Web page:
While the House of Representatives shows no signs of voting on the comprehensive immigration reform bill passed through the Senate last year, a senator from New York is taking matters into his own hands. The “New York is Home” Act, introduced recently by Democratic State Sen. Gustavo Rivera, would grant many of the privileges of citizenship to noncitizen residents, including the right to vote or run in elections at the state, but not federal, level.
In order to qualify for the legal status the act would grant, a noncitizen resident would have to prove that they had lived and paid taxes in New York for at least three years. If an applicant was successful, the legal status they received would also entitle them to Medicaid, professional licensing, eligibility for a driver’s license and tuition assistance.
“Nearly 3 million people in the state of New York currently reside here and make New York their home, but can’t fully participate in civic, political and economic life,” Rivera said.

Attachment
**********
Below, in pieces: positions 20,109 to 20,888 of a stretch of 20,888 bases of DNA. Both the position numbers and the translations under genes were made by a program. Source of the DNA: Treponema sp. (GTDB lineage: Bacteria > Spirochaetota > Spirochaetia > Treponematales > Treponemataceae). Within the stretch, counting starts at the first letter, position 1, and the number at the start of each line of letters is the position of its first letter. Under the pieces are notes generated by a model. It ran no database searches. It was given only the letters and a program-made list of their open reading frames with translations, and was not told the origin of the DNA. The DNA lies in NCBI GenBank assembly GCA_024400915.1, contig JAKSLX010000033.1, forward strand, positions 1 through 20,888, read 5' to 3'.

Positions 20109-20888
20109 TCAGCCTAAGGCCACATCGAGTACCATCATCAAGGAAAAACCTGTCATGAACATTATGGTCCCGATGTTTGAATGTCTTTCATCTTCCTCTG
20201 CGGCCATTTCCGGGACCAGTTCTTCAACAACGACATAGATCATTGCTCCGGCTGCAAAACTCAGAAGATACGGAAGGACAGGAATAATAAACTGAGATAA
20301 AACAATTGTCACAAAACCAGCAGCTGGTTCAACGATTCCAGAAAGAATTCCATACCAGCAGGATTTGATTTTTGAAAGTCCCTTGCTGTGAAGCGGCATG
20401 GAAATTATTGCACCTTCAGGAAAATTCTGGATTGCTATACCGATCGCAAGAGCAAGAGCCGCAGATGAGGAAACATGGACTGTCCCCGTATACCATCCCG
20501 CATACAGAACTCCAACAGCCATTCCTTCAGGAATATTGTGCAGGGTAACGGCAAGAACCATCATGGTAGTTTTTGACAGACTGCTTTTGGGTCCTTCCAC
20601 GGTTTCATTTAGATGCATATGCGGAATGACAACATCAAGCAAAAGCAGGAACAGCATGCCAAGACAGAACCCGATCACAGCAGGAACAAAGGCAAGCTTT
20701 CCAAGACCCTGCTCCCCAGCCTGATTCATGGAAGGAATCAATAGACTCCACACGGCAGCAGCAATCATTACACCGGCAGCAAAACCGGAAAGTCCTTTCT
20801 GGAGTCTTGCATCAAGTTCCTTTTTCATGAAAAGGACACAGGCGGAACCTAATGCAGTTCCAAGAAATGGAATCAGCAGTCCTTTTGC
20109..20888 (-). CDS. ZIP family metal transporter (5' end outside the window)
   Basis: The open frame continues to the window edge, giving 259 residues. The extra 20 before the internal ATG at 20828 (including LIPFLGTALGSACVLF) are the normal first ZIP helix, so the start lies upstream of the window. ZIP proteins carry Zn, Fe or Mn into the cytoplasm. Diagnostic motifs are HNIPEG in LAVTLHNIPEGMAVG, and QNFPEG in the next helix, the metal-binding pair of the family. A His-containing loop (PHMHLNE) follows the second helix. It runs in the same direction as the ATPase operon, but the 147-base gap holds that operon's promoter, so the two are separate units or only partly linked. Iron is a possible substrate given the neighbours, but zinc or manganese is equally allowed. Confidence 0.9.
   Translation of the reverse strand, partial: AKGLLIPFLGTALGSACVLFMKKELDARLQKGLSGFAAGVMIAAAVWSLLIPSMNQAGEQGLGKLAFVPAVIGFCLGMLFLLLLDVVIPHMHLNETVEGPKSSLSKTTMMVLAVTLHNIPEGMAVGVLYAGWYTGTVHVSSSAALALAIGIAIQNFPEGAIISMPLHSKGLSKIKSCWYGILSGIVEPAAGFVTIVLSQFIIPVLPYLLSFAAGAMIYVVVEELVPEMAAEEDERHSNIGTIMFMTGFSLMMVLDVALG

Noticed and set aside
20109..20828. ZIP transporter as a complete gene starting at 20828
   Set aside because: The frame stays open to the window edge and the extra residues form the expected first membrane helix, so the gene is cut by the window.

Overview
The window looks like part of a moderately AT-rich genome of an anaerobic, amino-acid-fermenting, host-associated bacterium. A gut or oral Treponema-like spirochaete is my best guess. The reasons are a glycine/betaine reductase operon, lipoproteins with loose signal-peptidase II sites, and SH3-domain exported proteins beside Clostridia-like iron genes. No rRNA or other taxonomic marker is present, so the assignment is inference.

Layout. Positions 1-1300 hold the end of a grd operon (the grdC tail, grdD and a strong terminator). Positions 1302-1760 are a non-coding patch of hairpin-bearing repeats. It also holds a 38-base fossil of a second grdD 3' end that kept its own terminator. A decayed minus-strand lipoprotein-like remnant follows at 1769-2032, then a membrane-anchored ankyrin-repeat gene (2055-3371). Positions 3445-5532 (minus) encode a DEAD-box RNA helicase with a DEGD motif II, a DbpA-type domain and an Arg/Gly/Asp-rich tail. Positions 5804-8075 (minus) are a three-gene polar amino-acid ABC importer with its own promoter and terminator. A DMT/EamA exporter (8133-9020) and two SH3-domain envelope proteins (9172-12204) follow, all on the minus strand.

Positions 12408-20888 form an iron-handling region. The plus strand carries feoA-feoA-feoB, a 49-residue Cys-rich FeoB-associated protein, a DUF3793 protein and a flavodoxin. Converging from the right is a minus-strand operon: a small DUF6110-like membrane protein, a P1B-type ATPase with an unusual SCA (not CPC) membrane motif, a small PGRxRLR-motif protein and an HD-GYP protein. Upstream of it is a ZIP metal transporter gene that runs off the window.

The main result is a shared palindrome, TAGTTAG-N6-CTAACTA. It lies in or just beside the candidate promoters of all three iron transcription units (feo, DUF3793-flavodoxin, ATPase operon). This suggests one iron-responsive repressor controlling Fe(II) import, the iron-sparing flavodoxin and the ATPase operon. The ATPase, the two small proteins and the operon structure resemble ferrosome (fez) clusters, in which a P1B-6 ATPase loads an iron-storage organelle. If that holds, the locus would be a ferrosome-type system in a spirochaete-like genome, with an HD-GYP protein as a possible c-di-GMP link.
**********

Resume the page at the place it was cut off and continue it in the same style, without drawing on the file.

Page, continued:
The bill is ambitious, to say the least. Though several other states have made it possible for noncitizen residents to receive in-state tuition or other tuition assistance, no state has ever attempted to introduce a non federal immigration bill, let alone one this comprehensive. Michael Olivas, a professor at the University of Houston Law Center, echoed this sentiment in a statement to Businessweek.
“It’s mind boggling,” Olivas said. “I don’t think there’s ever been a serious attempt to codify so many benefits and opportunities.”
The bill faces a tough path if it’s going to pass. Critics of the proposition have been quick to point out that it violates federal authority over citizenship statutes. However, Peter Markowitz, a professor of law residing in New York who helped draft the bill, insists that the bill is entirely legitimate.
“The very nature of our dual-sovereign federal structure,” he told Bloomberg Businessweek, “is that New York gets to decide who are New Yorkers.”